From 2009-2013, 3,415 motorcycles were involved in casualty collisions. These collisions resulted in 155 deaths and 3,548 injuries.
Motorcycles are less stable and less visible than cars and often have high performance capabilities. When motorcycles crash, their riders lack the protection of an enclosed vehicle and therefore are more likely to be injured or killed.
“Your safety is in your hands. Wear the gear, watch your speed and make yourself visible. Remember, motorcycles have a smaller profile, which makes it harder for other drivers to see you. Ride smart, ride safe.”
Mark Dobbelsteyn, Program Director – Traffic Safety, Alberta Safety Council
- Two-fifths (41 per cent) of motorcyclists involved in casualty collisions committed an improper action. More than half of these errors were running off the road or following too closely. Almost one-fifth of motorcyclists involved in casualty collisions were travelling at a speed too fast for the given conditions. In fatal collisions, half of motorcyclists were travelling at unsafe speeds. (2009 – 2013).
- Motorcycle crashes were more likely to occur in the month of July.
- Nearly two-thirds of collisions involving a motorcycle resulted in death or injury. This compares to approximately one in 10 for all collisions.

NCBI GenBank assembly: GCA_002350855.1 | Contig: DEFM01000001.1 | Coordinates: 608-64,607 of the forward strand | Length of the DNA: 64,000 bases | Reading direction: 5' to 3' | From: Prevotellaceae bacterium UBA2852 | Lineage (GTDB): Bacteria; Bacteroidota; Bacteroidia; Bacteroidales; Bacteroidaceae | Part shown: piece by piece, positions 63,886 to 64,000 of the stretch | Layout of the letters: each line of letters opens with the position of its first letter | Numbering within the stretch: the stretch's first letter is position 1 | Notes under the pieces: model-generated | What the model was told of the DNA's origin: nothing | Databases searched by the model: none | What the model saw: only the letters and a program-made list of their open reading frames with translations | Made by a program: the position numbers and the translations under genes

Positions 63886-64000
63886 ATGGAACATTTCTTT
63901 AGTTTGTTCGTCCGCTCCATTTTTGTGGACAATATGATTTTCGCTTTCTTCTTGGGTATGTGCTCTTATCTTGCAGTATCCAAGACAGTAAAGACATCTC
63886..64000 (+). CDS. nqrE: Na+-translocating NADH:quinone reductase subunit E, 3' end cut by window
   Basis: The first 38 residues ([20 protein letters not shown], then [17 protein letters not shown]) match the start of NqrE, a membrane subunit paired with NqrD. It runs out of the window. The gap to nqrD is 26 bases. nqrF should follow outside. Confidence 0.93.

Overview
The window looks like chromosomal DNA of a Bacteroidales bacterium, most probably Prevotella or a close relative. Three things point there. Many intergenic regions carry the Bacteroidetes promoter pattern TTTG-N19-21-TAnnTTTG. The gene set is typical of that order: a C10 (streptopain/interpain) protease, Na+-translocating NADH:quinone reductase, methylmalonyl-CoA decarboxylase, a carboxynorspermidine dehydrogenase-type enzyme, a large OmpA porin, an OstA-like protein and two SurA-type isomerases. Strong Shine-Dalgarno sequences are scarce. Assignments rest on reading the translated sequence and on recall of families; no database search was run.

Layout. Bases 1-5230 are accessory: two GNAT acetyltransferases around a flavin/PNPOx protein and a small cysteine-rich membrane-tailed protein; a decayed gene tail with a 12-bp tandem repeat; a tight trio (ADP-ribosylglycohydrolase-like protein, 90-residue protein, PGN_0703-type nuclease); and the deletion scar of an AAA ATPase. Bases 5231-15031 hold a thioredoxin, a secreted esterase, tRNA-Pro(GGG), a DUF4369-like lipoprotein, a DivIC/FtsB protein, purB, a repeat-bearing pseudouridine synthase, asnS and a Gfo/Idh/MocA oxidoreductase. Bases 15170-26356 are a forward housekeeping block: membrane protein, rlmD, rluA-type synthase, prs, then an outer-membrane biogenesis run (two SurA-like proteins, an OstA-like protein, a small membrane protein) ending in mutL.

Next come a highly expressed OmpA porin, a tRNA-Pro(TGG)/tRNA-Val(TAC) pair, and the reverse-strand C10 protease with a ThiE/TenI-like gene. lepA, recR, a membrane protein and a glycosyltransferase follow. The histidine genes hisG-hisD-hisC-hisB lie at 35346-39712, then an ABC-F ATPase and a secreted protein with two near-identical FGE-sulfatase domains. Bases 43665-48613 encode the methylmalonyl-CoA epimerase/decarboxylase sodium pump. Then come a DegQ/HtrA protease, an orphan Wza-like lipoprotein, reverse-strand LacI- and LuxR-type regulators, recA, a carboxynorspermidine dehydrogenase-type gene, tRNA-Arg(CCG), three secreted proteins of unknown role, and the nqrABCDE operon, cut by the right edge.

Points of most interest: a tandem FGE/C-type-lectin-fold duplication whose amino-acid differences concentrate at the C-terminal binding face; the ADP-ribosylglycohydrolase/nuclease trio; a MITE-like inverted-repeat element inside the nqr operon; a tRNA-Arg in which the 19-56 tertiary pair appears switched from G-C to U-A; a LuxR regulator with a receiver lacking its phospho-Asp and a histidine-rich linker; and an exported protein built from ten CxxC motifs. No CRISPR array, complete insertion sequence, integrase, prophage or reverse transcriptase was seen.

- Head injury is a leading cause of death in motorcycle crashes. A rider with a helmet is 37 per cent less likely to incur a fatal injury in a crash than a rider without a helmet.
- The younger the motorcyclist, the higher the collision rate. Motorcycle riders age 16 to 17 years had the highest involvement rate per 1,000 licensed motorcyclists (2009 – 2013).
- The majority of motorcyclists involved in casualty collisions are males.
- Motorcycles demand a high degree of skill – proper training and preparation are essential to having a safe trip.
- Replace a helmet that has been damaged and avoid buying a used one. A used helmet may have been involved in a crash and could be damaged.
- Wear appropriate gear to provide an optimum level of comfort and safety.